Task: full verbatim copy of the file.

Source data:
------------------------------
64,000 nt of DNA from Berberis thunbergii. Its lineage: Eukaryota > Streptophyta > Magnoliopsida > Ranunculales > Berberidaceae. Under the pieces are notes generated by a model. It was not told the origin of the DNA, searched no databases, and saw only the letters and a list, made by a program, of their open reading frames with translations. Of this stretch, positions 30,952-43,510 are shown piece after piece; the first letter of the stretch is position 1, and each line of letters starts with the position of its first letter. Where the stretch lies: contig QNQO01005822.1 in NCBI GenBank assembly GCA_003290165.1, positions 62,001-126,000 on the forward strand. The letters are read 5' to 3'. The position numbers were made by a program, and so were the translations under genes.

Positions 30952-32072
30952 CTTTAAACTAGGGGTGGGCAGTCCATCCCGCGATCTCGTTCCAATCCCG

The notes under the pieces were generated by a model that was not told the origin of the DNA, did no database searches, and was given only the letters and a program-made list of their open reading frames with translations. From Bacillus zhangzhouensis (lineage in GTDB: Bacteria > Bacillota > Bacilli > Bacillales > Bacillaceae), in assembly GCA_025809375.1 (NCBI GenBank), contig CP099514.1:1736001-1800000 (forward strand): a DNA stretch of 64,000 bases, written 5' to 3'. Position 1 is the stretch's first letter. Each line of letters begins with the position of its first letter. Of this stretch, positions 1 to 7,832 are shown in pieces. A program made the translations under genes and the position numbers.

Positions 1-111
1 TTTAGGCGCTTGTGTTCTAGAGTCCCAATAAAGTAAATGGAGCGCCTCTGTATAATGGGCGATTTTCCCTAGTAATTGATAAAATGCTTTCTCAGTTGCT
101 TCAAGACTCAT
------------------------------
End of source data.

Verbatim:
64,000 nt of DNA from Berberis thunbergii. Its lineage: Eukaryota > Streptophyta > Magnoliopsida > Ranunculales > Berberidaceae. Under the pieces are notes generated by a model. It was not told the origin of the DNA, searched no databases, and saw only the letters and a list, made by a program, of their open reading frames with translations. Of this stretch, positions 30,952-43,510 are shown piece after piece; the first letter of the stretch is position 1, and each line of letters starts with the position of its first letter. Where the stretch lies: contig QNQO01005822.1 in NCBI GenBank assembly GCA_003290165.1, positions 62,001-126,000 on the forward strand. The letters are read 5' to 3'. The position numbers were made by a program, and so were the translations under genes.

Positions 30952-32072
30952 CTTTAAACTAGGGGTGGGCAGTCCATCCCGCGATCTCGTTCCAATCCCG

The notes under the pieces were generated by a model that was not told the origin of the DNA, did no database searches, and was given only the letters and a program-made list of their open reading frames with translations. From Bacillus zhangzhouensis (lineage in GTDB: Bacteria > Bacillota > Bacilli > Bacillales > Bacillaceae), in assembly GCA_025809375.1 (NCBI GenBank), contig CP099514.1:1736001-1800000 (forward strand): a DNA stretch of 64,000 bases, written 5' to 3'. Position 1 is the stretch's first letter. Each line of letters begins with the position of its first letter. Of this stretch, positions 1 to 7,832 are shown in pieces. A program made the translations under genes and the position numbers.

Positions 1-111
1 TTTAGGCGCTTGTGTTCTAGAGTCCCAATAAAGTAAATGGAGCGCCTCTGTATAATGGGCGATTTTCCCTAGTAATTGATAAAATGCTTTCTCAGTTGCT
101 TCAAGACTCAT